If you've read at least two Ishiguro novels, you probably have picked up on how similar they are in tone and theme, yet how different they are in regards to story. They're such quiet stories, yet there's something which lies beneath that keeps a reader not simply engaged, but excited. There are themes of acceptance, memory, and identity. And it all builds slowly until that moment when the hammer drops, shattering the reader's expectations.
Not surprising, A Buried Giant largely follows the same pattern. This time, Ishiguro takes a tour through the world of fantasy. He transports us back to 6th century Britain, in the years following King Arthur's larger-than-life reign. While the focus of the story rests on an old couple making the journey to visit their son, the novel doesn't forget the dragons, pixies, and sword fights of Arthurian lore. As anyone who has read Ishiguro might expect, the author does a masterful job of emulating the speech patterns and concerns of the era, without letting the story get bogged down by these details.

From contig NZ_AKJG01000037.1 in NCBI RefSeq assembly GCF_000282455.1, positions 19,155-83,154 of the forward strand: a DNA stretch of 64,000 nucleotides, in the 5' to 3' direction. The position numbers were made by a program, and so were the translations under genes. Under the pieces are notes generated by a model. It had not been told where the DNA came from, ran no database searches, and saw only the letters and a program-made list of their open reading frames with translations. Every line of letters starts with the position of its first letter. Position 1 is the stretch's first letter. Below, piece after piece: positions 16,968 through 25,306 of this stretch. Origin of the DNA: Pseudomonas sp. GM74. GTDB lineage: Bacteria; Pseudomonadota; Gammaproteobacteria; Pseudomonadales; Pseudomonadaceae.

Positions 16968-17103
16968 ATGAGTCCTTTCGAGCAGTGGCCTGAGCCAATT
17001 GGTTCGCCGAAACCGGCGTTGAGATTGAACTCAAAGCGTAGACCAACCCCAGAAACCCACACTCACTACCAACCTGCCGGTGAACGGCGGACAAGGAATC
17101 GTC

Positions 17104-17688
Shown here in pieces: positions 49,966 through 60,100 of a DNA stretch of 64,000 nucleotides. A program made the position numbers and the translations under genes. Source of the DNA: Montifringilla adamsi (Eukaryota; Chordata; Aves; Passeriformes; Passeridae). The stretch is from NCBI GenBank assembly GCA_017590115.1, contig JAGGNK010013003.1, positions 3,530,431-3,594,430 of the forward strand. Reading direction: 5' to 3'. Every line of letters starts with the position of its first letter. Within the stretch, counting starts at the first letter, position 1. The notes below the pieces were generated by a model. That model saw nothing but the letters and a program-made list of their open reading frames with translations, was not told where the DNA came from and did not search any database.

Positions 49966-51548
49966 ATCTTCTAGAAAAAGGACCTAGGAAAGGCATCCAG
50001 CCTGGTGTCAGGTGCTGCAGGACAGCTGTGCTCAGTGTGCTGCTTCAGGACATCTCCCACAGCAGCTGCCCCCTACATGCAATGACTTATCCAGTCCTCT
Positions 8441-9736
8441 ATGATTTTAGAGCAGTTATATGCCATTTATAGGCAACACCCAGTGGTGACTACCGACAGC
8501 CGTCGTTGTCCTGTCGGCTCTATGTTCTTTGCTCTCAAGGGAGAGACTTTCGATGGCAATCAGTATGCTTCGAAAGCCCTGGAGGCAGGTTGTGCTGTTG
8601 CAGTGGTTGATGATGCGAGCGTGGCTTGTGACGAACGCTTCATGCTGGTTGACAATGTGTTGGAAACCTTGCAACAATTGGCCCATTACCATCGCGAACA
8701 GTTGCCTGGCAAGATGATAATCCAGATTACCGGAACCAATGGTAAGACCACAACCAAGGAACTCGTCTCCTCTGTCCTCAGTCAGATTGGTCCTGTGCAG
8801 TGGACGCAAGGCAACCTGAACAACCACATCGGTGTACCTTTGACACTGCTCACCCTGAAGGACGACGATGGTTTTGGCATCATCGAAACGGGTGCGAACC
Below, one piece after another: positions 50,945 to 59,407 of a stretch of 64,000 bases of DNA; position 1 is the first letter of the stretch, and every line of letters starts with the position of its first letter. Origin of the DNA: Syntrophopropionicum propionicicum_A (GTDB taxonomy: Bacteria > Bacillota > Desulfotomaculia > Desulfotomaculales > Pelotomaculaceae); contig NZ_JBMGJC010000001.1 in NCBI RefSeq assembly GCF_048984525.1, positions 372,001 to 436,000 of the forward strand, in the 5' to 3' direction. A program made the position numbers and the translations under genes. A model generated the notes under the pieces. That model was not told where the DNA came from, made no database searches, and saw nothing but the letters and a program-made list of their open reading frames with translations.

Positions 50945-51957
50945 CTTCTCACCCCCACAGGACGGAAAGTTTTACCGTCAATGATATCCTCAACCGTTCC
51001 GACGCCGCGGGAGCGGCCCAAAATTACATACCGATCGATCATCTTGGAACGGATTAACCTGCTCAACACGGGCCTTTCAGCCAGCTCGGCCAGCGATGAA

For me, the story lost its momentum about half way through. I was totally invested in the journey of Axl and Beatrice when that was the focus of the story. Despite the introduction of other characters, I still felt like the story was about them. Then there's a shift. The story is still about the couple, but it's no longer just their story. And with the change in focus comes a change in the content—this is no slow-moving period piece, it's a swashbuckling adventure. It's still distinctly Ishiguro, especially in the final pages, but it wasn't Ishiguro at his best. It's a very admirable effort and certainly worthy of praise, but the disconnect that happened left me unconcerned with the outcome of Axl and Beatrice. When the hammer finally hit, I wasn't in tears like I was at the end of Never Let Me Go, touched as I was by Remains of the Day, or even left wondering what the hell had just happened, wanting to reread the entire novel as I did with A Pale View of Hills. A Buried Giant just left me empty. That emptiness was the single most surprising quality of this novel.